This as a senior administration official confirms another undisclosed meeting with the Russian ambassador, this time between former national security adviser Lieutenant General Michael Flynn and the president's son-in-law, Jared Kushner, now a senior advisor. The three meeting at Trump Tower in December. The official describing the meeting as "introductory" and "an inconsequential hello." This meeting was not included in press secretary Sean Spicer's initial timeline of contacts between the Russian ambassador and Flynn, who was fired last month for misleading the vice president about his discussion with Kislyak about sanctions.

(END VIDEOTAPE)

MURRAY: And there is yet another meeting that has come to light with the Russian ambassador on the sidelines of the Republican convention. This one was between foreign policy advisors -- foreign policy advisers to Donald Trump's presidential campaign and the ambassador. And clearly, this is a guy who's becoming something of a man about town. You can see him here on Tuesday at the joint address to Congress. It's unclear at this point who invited him -- Chris.

CUOMO: Man about town. Well put. Sara Murray, thank you very much.

Dozens of Democrats in Congress say recusal is not enough. They're calling for resignation. Republicans are praising the attorney general's move, however. They're saying that he should resist even calls for a special prosecutor.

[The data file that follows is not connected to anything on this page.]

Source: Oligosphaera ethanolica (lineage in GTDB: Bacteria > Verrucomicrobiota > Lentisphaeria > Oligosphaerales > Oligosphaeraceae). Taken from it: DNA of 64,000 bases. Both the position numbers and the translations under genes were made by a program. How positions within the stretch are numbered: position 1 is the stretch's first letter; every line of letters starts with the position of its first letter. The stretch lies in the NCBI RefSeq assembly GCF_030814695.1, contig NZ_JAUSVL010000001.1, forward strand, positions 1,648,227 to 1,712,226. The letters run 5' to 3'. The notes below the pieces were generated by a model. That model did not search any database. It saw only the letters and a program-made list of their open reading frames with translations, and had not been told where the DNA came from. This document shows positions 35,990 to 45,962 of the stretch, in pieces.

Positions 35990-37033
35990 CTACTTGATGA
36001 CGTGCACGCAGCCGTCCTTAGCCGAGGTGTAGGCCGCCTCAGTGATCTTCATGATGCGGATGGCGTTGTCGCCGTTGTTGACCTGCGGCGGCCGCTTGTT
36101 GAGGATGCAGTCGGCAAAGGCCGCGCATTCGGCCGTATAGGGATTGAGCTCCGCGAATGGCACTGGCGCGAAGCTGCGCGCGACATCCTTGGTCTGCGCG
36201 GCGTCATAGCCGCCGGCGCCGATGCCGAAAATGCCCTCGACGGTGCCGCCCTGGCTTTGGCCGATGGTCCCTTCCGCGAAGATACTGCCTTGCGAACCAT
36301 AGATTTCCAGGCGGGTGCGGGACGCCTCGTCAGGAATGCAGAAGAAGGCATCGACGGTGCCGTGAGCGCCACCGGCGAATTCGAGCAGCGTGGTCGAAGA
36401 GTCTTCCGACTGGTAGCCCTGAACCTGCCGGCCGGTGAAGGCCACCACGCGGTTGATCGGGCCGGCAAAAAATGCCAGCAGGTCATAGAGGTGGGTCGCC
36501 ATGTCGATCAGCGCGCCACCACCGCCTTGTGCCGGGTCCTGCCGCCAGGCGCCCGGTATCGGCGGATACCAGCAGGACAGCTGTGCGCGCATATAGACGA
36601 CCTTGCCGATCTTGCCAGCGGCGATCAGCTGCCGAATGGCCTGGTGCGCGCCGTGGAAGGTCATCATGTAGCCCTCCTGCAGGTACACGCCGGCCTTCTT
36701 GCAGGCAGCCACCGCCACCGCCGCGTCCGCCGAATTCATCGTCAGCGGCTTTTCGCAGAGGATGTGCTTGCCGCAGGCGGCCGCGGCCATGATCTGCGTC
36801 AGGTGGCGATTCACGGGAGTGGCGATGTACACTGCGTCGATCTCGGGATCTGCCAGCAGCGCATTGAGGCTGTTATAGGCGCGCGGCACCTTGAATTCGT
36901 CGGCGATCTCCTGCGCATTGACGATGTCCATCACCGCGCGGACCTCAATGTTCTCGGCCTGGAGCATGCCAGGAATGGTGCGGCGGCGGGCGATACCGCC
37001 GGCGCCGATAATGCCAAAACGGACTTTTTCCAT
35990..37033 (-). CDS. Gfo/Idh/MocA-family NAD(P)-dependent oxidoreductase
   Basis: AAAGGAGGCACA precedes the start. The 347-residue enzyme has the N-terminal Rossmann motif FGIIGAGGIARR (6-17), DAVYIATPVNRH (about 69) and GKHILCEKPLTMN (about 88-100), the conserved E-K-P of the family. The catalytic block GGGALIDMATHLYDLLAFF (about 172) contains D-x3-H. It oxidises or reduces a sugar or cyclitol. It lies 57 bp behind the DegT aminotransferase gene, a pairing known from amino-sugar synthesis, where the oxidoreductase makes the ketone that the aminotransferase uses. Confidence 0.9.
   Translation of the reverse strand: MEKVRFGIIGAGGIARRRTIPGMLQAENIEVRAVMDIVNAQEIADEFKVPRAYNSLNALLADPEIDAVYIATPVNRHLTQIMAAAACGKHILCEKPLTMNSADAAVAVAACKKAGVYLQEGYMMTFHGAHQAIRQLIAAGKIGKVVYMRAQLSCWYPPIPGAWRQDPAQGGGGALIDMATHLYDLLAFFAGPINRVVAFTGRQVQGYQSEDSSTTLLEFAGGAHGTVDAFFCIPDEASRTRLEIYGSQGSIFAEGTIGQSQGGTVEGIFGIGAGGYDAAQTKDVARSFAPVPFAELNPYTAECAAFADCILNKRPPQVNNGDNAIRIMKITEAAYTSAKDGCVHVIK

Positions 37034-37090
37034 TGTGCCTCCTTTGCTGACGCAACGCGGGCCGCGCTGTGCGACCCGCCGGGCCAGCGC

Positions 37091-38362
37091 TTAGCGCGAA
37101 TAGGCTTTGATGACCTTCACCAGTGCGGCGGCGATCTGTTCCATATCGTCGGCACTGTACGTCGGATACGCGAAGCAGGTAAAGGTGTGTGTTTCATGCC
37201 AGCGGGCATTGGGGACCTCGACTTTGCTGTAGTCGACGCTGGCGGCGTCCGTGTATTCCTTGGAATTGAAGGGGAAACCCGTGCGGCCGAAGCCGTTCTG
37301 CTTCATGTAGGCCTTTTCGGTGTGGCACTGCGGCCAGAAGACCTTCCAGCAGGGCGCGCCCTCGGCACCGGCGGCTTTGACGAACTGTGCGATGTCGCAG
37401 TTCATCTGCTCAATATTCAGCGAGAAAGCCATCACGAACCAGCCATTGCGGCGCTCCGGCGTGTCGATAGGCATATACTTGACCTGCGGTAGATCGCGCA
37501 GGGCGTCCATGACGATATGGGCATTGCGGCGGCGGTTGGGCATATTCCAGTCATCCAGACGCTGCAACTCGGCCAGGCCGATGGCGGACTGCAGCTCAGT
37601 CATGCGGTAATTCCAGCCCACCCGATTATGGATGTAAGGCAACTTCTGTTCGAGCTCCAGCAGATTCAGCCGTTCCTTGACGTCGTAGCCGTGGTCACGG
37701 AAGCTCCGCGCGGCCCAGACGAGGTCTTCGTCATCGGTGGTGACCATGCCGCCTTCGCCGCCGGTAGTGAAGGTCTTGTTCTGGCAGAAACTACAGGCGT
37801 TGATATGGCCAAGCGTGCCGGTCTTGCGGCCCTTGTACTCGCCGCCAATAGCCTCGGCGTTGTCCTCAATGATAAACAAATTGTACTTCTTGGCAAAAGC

CNN's Sunlen Serfaty has more on Capitol Hill with that part of the story. This is the big question. What happens next?

SUNLEN SERFATY, CNN CORRESPONDENT: That's absolutely right, Chris. And Democrats up here on Capitol Hill making it very clear that they are keeping up the drum beat. They are not satisfied by Jeff Sessions's recusal. They want him to go ahead and resign. And others up here are pushing for more information. Many calls for

Jeff Sessions to return up here on Capitol Hill to explain what they say was misleading testimony under oath.

(BEGIN VIDEOTAPE)

SCHUMER: For the good of the country, Attorney General Sessions should resign.

SERFATY (voice-over): Democrats insisting that Attorney General Jeff Sessions's recusal from any investigation into the Trump campaign doesn't go far enough.

PELOSI: He has proved that he is unqualified and unfit to serve in that position of trust.

SERFATY: They are now demanding Sessions go before the Senate Judiciary Committee to face more questions about his past testimony on Russia.

REP. JASON CHAFFETZ (R-UT), CHAIR, HOUSE OVERSIGHT COMMITTEE: I do think he should recuse himself.